Scheme in north Wales was completed between 1977 and 1981
Heritage campaigners have been rebuffed in their attempts to get a school earmarked for demolition in north Wales listed – and so spared the wrecking ball.
Plans are underway to create a £31m combined primary and secondary school campus at the Argoed High School site in Mynydd Isa, near Mold.
It will involve tearing down Argoed School which was built in three phases between 1977 and 1981 and designed by the Clwyd County Council architects KJ Denley and J Brian Davies.
The Twentieth Century Society said it was “dismayed” the listing application had been turned down and the group’s caseworker Coco Whittaker added: “We are very disappointed by this decision as we believe this is a fantastic example of a late 20th-century comprehensive school in Wales, designed in a bold but also contextual Brutalist style.”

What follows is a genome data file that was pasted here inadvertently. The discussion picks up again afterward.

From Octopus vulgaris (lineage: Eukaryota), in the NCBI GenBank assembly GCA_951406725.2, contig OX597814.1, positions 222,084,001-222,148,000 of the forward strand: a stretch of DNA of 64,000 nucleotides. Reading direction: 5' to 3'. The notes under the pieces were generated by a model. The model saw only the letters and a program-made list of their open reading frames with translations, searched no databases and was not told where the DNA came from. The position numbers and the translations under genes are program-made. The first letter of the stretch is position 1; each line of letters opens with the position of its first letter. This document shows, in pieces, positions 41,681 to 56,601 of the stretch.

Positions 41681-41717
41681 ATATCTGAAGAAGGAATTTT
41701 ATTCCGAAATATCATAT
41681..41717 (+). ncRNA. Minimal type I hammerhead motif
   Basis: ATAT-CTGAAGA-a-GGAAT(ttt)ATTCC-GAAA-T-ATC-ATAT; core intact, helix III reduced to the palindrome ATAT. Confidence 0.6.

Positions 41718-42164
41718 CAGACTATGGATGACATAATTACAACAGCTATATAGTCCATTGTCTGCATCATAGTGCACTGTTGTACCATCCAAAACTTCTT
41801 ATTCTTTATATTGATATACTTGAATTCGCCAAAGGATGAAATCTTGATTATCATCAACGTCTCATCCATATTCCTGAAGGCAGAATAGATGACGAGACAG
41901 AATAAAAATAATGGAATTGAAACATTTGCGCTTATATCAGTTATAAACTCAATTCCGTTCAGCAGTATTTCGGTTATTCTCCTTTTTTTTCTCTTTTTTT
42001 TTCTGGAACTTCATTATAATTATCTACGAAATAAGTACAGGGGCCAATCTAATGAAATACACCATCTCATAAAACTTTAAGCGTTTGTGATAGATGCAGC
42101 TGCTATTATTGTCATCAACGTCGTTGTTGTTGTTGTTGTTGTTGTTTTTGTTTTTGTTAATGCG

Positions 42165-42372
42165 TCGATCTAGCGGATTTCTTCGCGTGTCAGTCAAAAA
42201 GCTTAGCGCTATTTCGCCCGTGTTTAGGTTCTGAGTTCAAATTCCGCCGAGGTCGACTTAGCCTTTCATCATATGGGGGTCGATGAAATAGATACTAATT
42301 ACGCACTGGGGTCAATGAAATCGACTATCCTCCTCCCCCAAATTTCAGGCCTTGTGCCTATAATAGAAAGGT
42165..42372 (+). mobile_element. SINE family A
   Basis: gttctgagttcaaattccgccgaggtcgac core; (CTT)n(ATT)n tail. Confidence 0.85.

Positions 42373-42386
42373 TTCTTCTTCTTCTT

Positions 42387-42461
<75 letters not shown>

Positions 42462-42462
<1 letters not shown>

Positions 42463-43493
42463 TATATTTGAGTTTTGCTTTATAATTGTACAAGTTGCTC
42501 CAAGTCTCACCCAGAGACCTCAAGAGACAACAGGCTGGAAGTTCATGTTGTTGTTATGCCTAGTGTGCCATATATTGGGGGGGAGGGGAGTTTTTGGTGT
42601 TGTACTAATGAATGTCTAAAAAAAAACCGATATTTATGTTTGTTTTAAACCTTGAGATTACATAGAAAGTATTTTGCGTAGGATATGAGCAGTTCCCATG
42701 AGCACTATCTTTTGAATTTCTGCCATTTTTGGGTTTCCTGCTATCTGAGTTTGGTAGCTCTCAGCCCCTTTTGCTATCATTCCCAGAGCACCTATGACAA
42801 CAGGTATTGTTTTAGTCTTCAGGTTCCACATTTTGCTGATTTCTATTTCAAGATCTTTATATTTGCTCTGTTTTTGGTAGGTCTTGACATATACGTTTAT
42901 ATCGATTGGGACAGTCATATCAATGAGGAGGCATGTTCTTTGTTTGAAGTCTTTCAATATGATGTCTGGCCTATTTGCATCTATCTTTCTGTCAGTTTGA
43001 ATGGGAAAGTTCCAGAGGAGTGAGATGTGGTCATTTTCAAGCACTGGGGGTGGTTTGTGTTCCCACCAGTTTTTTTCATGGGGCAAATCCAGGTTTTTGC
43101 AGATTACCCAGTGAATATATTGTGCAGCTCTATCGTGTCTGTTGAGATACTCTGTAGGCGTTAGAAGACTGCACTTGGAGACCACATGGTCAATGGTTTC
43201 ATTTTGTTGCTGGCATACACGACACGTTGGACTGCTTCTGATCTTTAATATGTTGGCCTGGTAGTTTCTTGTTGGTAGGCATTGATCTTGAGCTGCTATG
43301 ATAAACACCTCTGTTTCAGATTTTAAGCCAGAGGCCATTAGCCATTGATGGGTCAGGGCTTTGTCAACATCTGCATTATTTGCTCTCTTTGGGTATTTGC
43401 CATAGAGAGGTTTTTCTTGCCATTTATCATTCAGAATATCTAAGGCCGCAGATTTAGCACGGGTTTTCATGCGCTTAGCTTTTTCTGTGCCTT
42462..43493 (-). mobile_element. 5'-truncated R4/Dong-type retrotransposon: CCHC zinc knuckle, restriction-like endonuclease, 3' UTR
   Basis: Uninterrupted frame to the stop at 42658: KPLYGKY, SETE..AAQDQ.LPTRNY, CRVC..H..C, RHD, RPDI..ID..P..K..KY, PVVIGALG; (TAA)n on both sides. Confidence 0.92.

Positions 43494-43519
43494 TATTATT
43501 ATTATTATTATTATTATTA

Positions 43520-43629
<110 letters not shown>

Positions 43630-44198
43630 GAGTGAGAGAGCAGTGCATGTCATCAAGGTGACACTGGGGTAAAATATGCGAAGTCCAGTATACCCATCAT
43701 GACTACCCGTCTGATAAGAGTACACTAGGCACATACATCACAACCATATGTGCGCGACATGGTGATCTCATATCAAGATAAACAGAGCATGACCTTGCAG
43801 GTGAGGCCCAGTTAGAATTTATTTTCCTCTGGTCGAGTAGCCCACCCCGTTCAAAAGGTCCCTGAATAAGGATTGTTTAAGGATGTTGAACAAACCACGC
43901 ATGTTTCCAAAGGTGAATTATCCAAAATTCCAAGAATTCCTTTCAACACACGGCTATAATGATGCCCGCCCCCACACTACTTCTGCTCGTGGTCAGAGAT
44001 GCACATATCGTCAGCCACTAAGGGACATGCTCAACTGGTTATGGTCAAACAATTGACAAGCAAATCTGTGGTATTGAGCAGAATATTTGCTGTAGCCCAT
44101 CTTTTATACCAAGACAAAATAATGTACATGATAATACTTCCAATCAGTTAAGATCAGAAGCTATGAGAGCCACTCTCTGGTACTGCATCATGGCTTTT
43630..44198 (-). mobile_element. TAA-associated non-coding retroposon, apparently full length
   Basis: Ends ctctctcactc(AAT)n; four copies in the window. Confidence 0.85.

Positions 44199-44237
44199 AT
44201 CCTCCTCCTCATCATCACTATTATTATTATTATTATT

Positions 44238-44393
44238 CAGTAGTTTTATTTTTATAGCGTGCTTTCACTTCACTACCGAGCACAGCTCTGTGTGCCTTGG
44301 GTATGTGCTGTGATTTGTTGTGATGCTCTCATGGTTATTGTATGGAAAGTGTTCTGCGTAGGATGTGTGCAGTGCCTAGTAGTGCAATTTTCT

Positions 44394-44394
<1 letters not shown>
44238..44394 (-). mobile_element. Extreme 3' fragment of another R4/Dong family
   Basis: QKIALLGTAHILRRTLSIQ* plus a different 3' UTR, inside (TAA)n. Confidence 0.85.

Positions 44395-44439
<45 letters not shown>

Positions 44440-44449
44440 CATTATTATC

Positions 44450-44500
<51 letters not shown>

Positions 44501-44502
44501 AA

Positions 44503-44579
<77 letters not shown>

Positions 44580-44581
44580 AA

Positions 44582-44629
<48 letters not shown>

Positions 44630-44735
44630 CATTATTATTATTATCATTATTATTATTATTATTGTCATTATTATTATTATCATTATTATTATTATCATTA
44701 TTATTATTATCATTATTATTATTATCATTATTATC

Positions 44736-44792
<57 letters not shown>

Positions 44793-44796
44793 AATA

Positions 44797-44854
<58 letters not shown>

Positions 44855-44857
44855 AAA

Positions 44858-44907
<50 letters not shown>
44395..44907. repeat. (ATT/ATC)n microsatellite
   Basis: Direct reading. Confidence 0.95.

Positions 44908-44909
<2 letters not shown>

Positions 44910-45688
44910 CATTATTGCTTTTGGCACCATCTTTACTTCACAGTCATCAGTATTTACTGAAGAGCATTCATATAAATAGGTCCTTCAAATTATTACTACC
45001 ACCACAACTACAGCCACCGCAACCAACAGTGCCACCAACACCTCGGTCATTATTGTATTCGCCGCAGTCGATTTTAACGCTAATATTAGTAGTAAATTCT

She said the other major Brutalist school in Wales, Bettws in Newport, had been demolished in 2008.
The school was published in the Society of Architects in Wales Yearbook for 1983 where it is described as having “carefully considered details”. It was awarded a Cement & Concrete Association Craftsmen Award.
The Twentieth Century Society said the school has “angled walls and roofs, resulting in dynamic and highly modelled elevations that are then continuously glazed. Its materials and finishes were chosen to reduce maintenance costs.”
But in a listing report, Cadw, the Welsh government’s Historic Environment department, said the construction of Argoed was not particularly noteworthy and dates from a period that is not associated with any particular advances in comprehensive education.
The new school planned for Flintshire council will see 600 pupils at the primary school and a further 700 at the secondary.